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Neil Young tells Spotify workers to quit company 'before it eats up your soul'

"To the workers at SPOTIFY, I say Daniel Ek is your big problem - not Joe Rogan. Ek pulls the strings. Get out of that place before it eats up your soul."

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Hannah Nightingale Washington DC
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On Monday, Canadian musician Neil Young, who removed his music from Spotify after criticizing the platform for hosting The Joe Rogan Experience podcast, issued a message to those who work for the audio streaming service, telling them to quit their jobs.

"To the workers at SPOTIFY, I say Daniel Ek is your big problem - not Joe Rogan. Ek pulls the strings. Get out of that place before it eats up your soul. The only goals stated by EK are about numbers - not art, not creativity," a statement on Young’s website reads.

"Notice that EK never mentions the Medical Professionals who started this conversation. Look, one last time - at the statements EK has made. Then be free and take the good path," he added.

Over the weekend, Ek issued a memo to Spotify employees stating that he was "deeply sorry" for the way Joe Rogan’s podcast has affected them.

"There are no words I can say to adequately convey how deeply sorry I am for the way The Joe Rogan Experience controversy continues to impact each of you. Not only are some of Joe Rogan’s comments incredibly hurtful – I want to make clear that they do not represent the values of this company."

However, Ek added that he does not plan to remove The Joe Rogan Experience from the streaming platform.

"While I strongly condemn what Joe has said and I agree with his decision to remove past episodes from our platform, I realize some will want more. I want to make one point very clear – I do not believe that silencing Joe is the answer."

Ek continued by saying, "...canceling voices is a slippery slope."

In the memo, Ek said that the company will make an "…incremental investment of $100 million for the licensing, development, and marketing of music (artists and songwriters) and audio content from historically marginalized groups. This will dramatically increase our efforts in these areas."

In Young’s letter, he also took aim at creators that put their work on Spotify.

"To the musicians and creators in the world, I say this: You must be able to find a better place than SPOTIFY to be the home of your art."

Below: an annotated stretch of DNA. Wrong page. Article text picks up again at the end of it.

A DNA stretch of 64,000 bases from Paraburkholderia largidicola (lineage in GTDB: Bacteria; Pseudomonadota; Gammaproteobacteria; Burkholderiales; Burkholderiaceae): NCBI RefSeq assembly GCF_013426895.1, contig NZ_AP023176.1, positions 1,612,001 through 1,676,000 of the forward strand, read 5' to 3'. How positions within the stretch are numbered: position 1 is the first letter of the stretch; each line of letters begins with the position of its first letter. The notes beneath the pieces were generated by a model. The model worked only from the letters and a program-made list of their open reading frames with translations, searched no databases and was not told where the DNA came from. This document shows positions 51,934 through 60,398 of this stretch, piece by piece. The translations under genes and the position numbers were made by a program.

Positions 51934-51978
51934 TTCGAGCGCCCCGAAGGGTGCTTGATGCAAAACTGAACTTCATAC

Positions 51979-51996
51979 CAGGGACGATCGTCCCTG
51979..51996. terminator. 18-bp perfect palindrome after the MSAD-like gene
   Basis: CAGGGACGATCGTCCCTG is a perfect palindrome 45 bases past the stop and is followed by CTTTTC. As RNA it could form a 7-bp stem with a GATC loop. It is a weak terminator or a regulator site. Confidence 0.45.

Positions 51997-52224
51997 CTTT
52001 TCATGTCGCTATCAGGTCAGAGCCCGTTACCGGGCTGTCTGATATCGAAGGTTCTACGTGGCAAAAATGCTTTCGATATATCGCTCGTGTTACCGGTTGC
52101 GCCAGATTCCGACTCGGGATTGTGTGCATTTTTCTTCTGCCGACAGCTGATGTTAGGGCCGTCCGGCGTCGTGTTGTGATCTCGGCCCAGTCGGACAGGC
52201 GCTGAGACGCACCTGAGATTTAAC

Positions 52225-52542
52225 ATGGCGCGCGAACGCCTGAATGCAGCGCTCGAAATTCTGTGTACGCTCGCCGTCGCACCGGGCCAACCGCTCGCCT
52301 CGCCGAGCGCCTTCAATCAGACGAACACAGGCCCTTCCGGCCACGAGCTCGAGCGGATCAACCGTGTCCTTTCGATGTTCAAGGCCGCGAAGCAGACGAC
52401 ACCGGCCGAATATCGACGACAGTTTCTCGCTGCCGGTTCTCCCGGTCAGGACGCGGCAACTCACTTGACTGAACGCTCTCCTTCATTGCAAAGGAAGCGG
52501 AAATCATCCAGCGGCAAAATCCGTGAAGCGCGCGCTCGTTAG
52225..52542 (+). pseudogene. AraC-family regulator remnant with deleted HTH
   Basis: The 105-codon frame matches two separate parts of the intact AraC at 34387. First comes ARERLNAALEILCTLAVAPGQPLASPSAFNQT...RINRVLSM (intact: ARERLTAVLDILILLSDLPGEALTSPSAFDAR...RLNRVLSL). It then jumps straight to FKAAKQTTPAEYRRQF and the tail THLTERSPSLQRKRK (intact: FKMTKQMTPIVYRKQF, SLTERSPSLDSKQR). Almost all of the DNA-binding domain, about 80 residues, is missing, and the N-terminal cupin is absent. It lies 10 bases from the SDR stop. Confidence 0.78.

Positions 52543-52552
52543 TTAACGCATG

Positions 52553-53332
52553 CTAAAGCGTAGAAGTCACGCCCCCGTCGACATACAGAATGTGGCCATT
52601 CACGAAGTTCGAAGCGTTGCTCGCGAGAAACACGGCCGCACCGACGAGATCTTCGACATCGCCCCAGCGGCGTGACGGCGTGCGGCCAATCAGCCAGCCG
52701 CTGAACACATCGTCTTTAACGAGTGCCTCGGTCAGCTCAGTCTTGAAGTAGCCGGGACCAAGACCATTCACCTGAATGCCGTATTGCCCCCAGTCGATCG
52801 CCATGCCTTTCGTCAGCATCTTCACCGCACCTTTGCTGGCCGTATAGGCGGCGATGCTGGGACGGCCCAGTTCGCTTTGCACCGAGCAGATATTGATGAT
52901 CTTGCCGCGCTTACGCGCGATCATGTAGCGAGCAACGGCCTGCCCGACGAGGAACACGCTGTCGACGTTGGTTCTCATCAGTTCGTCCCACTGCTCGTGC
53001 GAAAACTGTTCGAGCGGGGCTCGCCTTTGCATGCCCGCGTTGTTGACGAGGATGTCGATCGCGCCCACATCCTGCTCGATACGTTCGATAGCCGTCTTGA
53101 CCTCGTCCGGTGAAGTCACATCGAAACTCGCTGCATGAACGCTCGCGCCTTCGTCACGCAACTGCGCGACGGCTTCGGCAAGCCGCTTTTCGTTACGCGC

Late last month, Young posted an open letter demanding Spotify remove his music amidst controversy of Rogan hosting Dr Robert Malone on his podcast in December.

"I am doing this because Spotify is spreading fake information about vaccines – potentially causing death to those who believe the disinformation being spread by them, Please act on this immediately today and keep me informed of the time schedule."

"I want you to let Spotify know immediately TODAY that I want all my music off their platform. They can have Rogan or Young. Not both," he wrote

"With an estimated 11 million listeners per episode, JRE, which is hosted exclusively on Spotify, is the world’s largest podcast and has tremendous influence. Spotify has a responsibility to mitigate the spread of misinformation on its platform, though the company presently has no misinformation policy," he concluded.

Shortly after the letter was posted and subsequently removed, Young’s music was removed from he platform.

Young’s letter also urged his followers to move their money from banks that are contributing to the "mass fossil fuel destruction of Earth."

"In our communication age, disinformation is the problem. Ditch the misinformers. Find a good clean place to support with your monthly checks. You have the real power. Use it," he wrote.

"To the baby boomers, I say 70 percent of the country’s financial assets are in your hands compared with just about 5 percent for millennials. You and I need to lead. In our age of Climate Chaos, I say ditch the companies contributing to the mass fossil fuel destruction of Earth," he added.

Young urged his followers to remove their money from Chase, Citi, Bank of America, and Wells Fargo, "for their continued funding of the fossil fuel damage even as the global temperature keeps climbing."

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